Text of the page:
What are three characteristics of Ophelia from Hamlet?  Give three charaterictics or qualities about her and explain why they relate to her.

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Ophelia is a loyal daughter to Polonius. She unhesitatingly goes along with her father's and Claudius's plot to try and determine the cause of Hamlet's febrile state of mind. Polonius thinks that Hamlet's love for Ophelia is making him crazy, so he sets out to test his theory by getting Ophelia to return the love letters and little gifts that he's given her. The plan is a complete disaster; Hamlet pretends that he never gave Ophelia anything, viciously insults her, and then storms off, leaving her utterly distraught. Ophelia must have known that things could end this way, yet she willingly participated in Polonius's sordid little plan out of loyalty to her father.

Ophelia doesn't really understand Hamlet. As the infamous "Get thee to a nunnery" scene just mentioned indicates, Hamlet and Ophelia have radically different understandings of their relationship. Hamlet regards Ophelia as little more than a sex object, and shamelessly toys with her affections. Ophelia, for her part, is too naive and trusting for her own good, and genuinely believes that her feelings for Hamlet are fully reciprocated.

Ophelia is innocent. She is a unique character in the play in that she's completely above all the corruption, intrigue, and various shenanigans going on. And this proves to be her downfall. Ophelia simply lacks the psychological strength and maturity necessary to survive in such a cutthroat world. She becomes the plaything of the various men in her life, who ruthlessly use her for their own ends. Torn between her duty as a loyal daughter and sister, and the dictates of her innocent, loving heart, she is unable to go on. There is a tragic sense of inevitability about her eventual demise. Ophelia is simply too good, too gentle a soul, to exist for very long in the rotten state of Denmark.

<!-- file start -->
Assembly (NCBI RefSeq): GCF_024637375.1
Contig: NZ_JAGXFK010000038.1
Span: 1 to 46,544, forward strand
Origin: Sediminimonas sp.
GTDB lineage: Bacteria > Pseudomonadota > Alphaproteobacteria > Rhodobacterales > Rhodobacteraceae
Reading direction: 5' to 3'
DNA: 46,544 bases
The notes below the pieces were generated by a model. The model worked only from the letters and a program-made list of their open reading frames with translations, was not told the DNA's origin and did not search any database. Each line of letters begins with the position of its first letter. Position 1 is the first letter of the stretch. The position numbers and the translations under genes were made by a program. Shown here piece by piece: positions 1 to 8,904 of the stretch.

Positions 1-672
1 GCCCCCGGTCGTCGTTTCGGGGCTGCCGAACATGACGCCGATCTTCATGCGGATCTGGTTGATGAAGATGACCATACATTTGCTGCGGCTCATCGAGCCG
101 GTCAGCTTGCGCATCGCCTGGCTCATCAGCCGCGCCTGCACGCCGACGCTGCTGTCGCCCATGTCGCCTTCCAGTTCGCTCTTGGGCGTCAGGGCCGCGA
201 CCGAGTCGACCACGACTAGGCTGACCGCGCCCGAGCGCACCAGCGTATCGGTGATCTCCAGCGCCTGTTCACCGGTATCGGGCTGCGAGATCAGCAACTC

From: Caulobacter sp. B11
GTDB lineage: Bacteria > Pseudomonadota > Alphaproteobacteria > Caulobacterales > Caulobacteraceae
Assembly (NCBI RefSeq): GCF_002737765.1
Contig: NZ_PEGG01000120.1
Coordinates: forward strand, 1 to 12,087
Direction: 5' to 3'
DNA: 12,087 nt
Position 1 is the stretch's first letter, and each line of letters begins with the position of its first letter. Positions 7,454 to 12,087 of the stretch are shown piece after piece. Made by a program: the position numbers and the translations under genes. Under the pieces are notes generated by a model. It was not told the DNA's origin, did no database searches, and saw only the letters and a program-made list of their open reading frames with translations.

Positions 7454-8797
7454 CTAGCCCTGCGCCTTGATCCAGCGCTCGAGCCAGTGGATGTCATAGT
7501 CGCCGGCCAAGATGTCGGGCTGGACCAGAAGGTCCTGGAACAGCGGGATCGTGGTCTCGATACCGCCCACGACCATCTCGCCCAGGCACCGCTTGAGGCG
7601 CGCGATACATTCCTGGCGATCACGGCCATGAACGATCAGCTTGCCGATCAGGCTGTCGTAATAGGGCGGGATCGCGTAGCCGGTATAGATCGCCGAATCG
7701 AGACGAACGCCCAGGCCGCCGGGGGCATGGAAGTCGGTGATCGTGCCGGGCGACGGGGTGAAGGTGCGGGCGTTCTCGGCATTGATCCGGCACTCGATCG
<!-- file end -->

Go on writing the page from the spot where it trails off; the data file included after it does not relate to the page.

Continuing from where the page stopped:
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Some words that can be used to describe Ophelia are confused, frustrated, and unappreciated.

Ophelia is confused about Hamlet.

Ophelia is Polonius’s daughter and Laertes’s sister.  Polonius is the king’s counselor.  Hamlet has told her that he loves her.  Laertes tells her that it is “not permanent, sweet, not lasting” (Act 1, Scene 3) and she should not take it seriously.  Ophelia says she will listen, but she wants Hamlet to be serious.  Polonius also asks what is going on.  She tells him Hamlet has made advances. (Act 1, Scene 3, p. 27)

He hath, my lord, of late made many tenders(105)

Of his affection to me.

Polonius also forbids her to hang out with Hamlet, in case she gives herself up to him and is no longer pure, since he is not likely to marry her because he is a prince.

Ophelia is frustrated by Hamlet, her brother and father.

Sometimes it seems as if Ophelia is being torn in many directions.  Ophelia is not sure if Hamlet loves her or not.  He seems to be very suggestive to her.  Sometimes she thinks he is mad.

Lord Hamlet, with his doublet all unbraced,

No hat upon his head, his stockings fouled,

…And with a look so piteous in purport

As if he had been loosed out of hell

To speak of horrors, he comes before me. (Act 2, Scene 1)

Hamlet’s behavior now, and during the play within the play, is very coarse and vulgar.  Ophelia does not know what to make of it.  She is also torn between Hamlet and her father and brother.  The men in her life seem to be using her as a plaything. 

Ophelia is unappreciated.

When the queen says she hopes “Hamlet's wildness” is because he is in love with Ophelia, she says she hopes so too (Act 3, Scene 1).  Ophelia is a charming, if somewhat weak, girl.  Her behavior has been debated for years by scholars.

There comes a point where she’s had it with Hamlet, telling him she was “the more deceived,” but Hamlet is angry.

Get thee to a nunnery! Why wouldst thou be a(130)

breeder of sinners? I am myself indifferent honest, but yet

I could accuse me of such things that it were better my

mother had not borne me. (Act 3, Scene 1)

Hamlet’s seeming lack of sanity hurts her.  She does not understand why she is the most unappreciated by all the men in her life.

 Was Shakespeare sexist?  Is there more to Ophelia?  It is terrible that the only way for Ophelia to get control over her own life was to kill herself.  She loses her sanity.

…poor Ophelia

Divided from herself and her fair judgment,

Without the which we are pictures, or mere beasts (Act 4, Scene 5)

The murder and intrigue, especially her father’s death, was too much for Ophelia.  After she kills herself, her brother and Hamlet will realize her value.

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